Easter Offers Chance to Know Dark Chocolate’s Benefits


Allison Vargas, 21, a psychology major from Mastic, said, “Eating chocolates is sensational and that can make me happy.” (Compass News/Hao Guo)

Hao Guo, Staff Writer

Easter is coming, and Suffolk students are buying chocolates to celebrate the holiday.

“I’m a chocolate lover. I prefer milk chocolate because I like the taste,” Billie Vanthomme, 18, a visual arts student from Yaphank, said. “I don’t care about the ingredients. Milk chocolate is better.”

According to YouGov, data in 2021 showed 49% of Americans tend to milk chocolates, in contrast, 34% enjoy dark chocolate, while 11% chose white chocolate as their favorite.

But many people aren’t aware of dark chocolate’s health benefits. Dark chocolate contains two to three times more flavanol-rich cocoa solids than milk chocolates, which can help to lower blood pressure, increase insulin sensitivity and protect the heart, according to Cleveland Clinic.

A study in The Journal on Appetite revealed that people who occasionally consumed milk chocolate were severely prone to the risk of developing diabetes in the next five years, compared to those who consumed dark chocolate at least once weekly.

Billie Vanthomme
Billie Vanthomme, 18, a visual arts student from Yaphank, said he prefers milk chocolate because of the taste.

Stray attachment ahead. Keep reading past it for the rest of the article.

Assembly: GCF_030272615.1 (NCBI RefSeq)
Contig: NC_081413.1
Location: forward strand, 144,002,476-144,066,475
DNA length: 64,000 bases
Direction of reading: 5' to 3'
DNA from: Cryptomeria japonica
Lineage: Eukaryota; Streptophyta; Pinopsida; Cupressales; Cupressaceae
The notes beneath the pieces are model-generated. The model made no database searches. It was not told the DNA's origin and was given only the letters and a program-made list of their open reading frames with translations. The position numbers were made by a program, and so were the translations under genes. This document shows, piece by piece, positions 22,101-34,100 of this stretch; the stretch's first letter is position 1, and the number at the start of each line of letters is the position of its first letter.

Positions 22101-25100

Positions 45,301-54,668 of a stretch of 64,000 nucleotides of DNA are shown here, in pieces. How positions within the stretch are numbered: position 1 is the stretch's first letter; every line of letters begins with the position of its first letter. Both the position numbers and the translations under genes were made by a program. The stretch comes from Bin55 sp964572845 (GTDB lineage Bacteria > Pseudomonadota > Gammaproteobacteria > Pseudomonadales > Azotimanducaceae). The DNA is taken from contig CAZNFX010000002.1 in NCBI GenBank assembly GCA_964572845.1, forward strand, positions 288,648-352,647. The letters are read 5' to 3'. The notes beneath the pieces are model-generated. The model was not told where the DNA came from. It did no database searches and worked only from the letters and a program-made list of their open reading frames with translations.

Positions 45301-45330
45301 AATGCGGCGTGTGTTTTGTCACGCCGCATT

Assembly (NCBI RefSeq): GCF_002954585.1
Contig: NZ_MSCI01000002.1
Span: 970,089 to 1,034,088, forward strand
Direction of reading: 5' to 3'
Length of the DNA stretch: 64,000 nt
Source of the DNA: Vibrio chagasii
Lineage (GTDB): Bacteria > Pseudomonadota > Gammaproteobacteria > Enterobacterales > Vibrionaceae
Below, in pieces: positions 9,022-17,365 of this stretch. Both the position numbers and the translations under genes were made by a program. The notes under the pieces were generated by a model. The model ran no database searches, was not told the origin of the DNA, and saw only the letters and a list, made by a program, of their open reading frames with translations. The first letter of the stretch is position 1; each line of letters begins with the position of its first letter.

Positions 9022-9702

Since milk chocolates contain more sugar and high saturated fat, the high-energy food will cause the risks of excess weight and cardiovascular disease.

Taking dark chocolate instead will resist the appetite and increase the feeling of fullness so that the amount of food will be controlled effectively to achieve the goal of keeping fit.

Allison Vargas, 21, a psychology major from Mastic, is another chocolate lover. She said she had all kinds of chocolate at home and ate them every day, but she never pays attention to the beneficial facts about chocolate. “Eating chocolates is sensational and that can make me happy,” she said.

A marketing report by the Chocolate Professor shows that since 2016, the U.S. chocolate and confectionery industry has grown by 21%. from $2.3 billion to $2.8 billion in sales. Milk chocolate remains the chocolate Americans turn to most.

Dark chocolates have been proven to be good for your health. However, portion control is a key factor to achieve it. The recommended daily amount is approximately 2 ounces, experts say. Any overindulgence will cause potential health risks, after all, it is high-calorie snacks.

After knowing the benefits of dark chocolates and aging, should life habits be changed?

“I will change to eating dark chocolates in the future,” said Vargas, after realizing the beneficial facts of dark chocolates. “I want to enjoy the wonderful taste but also to keep in shape as well.”